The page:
For several days now, an image has been circulating that shows that messaging apps know about us. And it’s very frustrating to see the long list of permissions we give Messenger. List that will soon be integrated with WhatsApp.

Of course, we Europeans are – at least for now – safe: even if the Guarantor got everyone’s attention, the EU privacy law is much stricter than the rest of the world, and the GDPR does not allow us to provide everything by clicking on “I accept I agree.” However, this story marks a new course and takes place at a time when major tech companies are accused of restricting freedom. users… What many even considered the “digital far west” was at the mercy of the silent masters who could “turn off” the megaphone they gave users in a matter of moments. Theme Freedom of expression and neutrality has been debated since the advent of the world wide web, so far more about technical issues than changing the way we communicate (who runs the infrastructure). But over time, what may have seemed like a great “prairie” has been filled with several companies that really hold our digital life in their hands. Facebook, Twitter, Google, Amazon are in the lead. Private companies that give their rules on their platforms. The rules that, we repeat, we accept when we subscribe to their services.

They have always been thought of as “containers” into which the contents were poured. They were pointed out when they became instruments of intimidation, hatred and violence. They were asked to check what was dropped onto the platforms. But it’s the dog chasing its tail: who controls the controller? And here we see how Trump was stuck at the moment of his fall (why not earlier?). We resent when photos of a nursing mother or a famous painting are censored. This is the end of the myth about the Internet as a symbol of freedom.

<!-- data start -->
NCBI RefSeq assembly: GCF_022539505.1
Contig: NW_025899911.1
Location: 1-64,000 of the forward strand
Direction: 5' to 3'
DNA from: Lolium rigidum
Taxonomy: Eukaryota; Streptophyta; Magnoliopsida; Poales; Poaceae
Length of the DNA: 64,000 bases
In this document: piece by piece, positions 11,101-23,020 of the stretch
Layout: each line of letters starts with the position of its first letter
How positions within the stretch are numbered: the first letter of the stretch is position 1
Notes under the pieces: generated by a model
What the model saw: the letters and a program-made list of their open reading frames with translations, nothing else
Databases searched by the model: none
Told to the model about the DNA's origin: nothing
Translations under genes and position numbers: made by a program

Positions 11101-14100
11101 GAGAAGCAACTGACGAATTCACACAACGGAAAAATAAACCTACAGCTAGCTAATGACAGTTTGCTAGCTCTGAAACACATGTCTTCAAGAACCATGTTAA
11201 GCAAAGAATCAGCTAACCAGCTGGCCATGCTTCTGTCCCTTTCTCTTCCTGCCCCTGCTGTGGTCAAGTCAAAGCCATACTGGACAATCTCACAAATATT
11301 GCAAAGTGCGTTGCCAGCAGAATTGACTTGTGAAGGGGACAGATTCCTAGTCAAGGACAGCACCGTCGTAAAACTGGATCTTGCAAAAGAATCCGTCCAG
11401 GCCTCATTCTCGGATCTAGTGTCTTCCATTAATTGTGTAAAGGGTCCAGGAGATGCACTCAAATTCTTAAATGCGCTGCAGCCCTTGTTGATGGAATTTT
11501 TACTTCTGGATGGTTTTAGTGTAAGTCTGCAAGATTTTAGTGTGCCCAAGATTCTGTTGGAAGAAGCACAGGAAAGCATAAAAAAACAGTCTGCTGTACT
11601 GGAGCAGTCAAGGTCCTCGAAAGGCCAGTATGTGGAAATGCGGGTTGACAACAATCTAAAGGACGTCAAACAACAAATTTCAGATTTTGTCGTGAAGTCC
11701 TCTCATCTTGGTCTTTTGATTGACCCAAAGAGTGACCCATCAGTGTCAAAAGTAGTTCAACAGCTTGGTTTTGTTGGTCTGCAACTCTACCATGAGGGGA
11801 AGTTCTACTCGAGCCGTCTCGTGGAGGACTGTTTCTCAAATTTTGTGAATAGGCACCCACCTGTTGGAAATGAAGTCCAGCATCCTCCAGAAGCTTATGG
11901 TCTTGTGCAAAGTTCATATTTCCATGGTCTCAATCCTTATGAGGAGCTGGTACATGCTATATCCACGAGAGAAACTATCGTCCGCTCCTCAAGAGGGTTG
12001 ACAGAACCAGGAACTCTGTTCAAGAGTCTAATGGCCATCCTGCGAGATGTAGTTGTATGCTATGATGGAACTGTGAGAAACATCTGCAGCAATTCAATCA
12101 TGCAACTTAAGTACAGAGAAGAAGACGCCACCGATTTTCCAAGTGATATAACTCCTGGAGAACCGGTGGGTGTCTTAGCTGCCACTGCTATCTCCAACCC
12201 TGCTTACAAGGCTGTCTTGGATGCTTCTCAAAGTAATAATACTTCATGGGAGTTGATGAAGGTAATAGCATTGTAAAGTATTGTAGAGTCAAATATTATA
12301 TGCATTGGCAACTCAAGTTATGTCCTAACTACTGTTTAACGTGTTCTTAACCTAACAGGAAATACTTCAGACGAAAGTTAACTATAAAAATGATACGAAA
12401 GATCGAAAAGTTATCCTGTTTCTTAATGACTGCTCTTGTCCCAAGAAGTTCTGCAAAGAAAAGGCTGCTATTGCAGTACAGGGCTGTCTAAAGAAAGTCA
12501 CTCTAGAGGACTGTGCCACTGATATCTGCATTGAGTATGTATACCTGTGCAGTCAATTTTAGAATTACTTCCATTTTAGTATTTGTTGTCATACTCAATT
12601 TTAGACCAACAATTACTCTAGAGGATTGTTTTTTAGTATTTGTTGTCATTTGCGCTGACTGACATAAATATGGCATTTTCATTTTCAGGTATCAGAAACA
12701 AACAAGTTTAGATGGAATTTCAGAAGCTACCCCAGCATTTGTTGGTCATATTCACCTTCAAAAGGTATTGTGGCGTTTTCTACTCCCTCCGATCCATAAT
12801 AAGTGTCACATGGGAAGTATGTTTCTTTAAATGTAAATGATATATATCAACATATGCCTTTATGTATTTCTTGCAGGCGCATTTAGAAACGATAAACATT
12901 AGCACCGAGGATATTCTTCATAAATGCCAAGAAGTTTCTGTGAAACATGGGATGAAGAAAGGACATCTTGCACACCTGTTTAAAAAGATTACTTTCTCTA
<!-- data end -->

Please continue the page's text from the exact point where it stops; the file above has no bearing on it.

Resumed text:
In a small part, the Whatsapp story is a symbol of what is happening and raises questions that, for now, perhaps too often hidden. “If you don’t pay for a product, you are a product,” the documentary drama recalls. Social dilemma that just a few months ago he tried – without much success in our opinion – to tackle the subject. But is it right to “give” our lives to those who use them to sell us to the highest bidder? It depends on what you are willing to “give”. And above all, if you do it with the awareness of what is happening “behind the scenes”, without being surprised if you call, perhaps on The messenger, a specific product and only related sponsorships are noticed within a few days.

So what about the infamous WhatsApp message? Even if in Europe – for now – there are small changes, the principled idea of ​​abandoning the platform is legitimate. There are several alternatives, from Telegram to Signal. But keep in mind that in theory they will have access to the same data (although they will also have to change their terms of service to do so). The most important thing is to convince everyone you know to move to the same place … Zuckerberg gave it another three months.